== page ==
“I think we as a society, the Commonwealth of Massachusetts, using our intellect and our ingenuity and combined energies, we define ourselves not by allowing our citizens to die with dignity but by empowering our citizens to live with dignity while they’re dying,’’ said state Representative John Rogers, Democrat of Norwood. “And in that distinction, we define ourselves as a great, humane society.”

I do appreciate Rep. Rogers’ distinction, and hope that it carries weight with his colleagues.

On a related note, some time ago I noted in this space that

I’ve often said I don’t want to die an old man in my bed.  I’d much rather go out in a blaze of glory when a bolt on the world’s fastest roller coast snaps, or by falling off a 500 foot cliff after surmounting Everest.

Little did I know that I might be on to something.  In the roller coaster scenario, I had anticipated dying in a horrific accident that would likely leave tens dead, hundreds bereaved, and thousands scarred.  It need not, however, if the coaster itself is designed to kill you.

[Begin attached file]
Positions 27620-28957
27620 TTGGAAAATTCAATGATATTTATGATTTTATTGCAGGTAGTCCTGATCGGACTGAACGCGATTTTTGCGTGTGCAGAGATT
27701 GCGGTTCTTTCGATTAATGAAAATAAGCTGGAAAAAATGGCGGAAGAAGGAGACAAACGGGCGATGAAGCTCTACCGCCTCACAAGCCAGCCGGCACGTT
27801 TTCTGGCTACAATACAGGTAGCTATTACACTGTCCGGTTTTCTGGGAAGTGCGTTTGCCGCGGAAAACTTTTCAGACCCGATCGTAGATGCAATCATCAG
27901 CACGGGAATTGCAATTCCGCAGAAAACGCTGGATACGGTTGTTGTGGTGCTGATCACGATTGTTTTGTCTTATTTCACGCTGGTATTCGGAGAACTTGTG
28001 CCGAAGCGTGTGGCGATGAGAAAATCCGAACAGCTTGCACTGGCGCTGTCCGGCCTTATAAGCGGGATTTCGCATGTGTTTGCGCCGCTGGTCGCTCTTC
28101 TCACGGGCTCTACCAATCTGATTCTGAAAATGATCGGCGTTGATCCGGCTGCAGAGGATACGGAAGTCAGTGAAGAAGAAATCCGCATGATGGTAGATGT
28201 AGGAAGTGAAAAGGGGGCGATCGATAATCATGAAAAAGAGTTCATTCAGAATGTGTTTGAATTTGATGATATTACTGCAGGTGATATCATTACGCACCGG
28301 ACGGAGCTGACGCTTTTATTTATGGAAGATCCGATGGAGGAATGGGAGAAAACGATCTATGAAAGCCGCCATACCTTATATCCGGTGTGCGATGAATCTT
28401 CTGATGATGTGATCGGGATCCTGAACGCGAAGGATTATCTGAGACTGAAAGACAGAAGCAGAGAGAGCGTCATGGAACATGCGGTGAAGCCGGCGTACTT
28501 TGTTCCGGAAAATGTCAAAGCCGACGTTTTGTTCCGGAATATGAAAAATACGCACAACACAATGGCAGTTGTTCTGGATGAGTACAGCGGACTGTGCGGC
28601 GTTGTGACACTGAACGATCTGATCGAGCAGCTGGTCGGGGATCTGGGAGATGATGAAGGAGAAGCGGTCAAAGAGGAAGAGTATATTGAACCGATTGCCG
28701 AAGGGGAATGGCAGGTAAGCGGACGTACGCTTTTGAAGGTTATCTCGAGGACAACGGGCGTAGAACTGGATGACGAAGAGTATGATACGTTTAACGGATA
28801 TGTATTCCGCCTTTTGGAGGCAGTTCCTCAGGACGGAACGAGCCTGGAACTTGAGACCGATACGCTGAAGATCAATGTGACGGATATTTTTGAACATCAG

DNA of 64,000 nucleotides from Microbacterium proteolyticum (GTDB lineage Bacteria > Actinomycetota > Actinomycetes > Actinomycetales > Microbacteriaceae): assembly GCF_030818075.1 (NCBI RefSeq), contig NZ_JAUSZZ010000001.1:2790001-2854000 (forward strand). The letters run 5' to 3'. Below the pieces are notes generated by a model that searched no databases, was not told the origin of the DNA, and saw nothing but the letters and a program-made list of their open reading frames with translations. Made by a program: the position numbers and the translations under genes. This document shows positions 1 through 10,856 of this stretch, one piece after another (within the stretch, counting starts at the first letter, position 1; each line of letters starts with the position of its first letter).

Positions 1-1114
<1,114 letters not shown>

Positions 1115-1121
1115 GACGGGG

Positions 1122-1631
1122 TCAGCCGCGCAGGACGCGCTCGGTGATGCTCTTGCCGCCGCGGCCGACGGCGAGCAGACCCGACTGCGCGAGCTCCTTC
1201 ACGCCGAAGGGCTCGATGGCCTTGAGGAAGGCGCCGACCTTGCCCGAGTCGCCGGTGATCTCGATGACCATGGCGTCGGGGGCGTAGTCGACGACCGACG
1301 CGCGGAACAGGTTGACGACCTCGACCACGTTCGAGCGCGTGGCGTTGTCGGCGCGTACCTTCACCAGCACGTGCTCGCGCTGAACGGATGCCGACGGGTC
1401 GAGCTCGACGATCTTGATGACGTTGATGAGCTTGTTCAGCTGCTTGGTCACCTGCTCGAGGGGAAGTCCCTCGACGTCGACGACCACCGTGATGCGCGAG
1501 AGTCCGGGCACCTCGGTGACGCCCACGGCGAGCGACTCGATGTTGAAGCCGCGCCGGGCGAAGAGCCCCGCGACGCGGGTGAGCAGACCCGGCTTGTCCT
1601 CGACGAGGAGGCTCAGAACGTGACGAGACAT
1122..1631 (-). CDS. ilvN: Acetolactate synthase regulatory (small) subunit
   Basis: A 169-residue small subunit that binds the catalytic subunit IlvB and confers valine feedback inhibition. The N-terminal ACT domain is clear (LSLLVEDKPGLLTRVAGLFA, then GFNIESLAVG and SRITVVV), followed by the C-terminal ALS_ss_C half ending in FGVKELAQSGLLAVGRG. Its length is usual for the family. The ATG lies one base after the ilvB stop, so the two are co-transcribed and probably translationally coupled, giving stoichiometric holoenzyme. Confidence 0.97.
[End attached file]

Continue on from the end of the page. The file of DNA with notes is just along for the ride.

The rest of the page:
If ever built, the Euthanasia Coaster would consist of a 12-car train capable of holding a total of 24 passengers. Riders would climb 1670 feet before dropping down an equal distance on the other side, which would result in the train traveling at 220 mph. The drop leads to the first of seven clothoid inversions which get smaller and smaller before a sharp turn returns the train to the loading platform.

For a total of 60 seconds, passengers would experience 10 g forces, enough to incite cerebral hypoxia, or lack of oxygen supply to the brain. The first two loops are designed to be lethal, while the additional five are added for good measure.

Those on board would feel no pain, but rather experience gray out, tunnel vision, and eventually black out as they lose consciousness thanks to the speed in which they enter the coaster’s several inversions.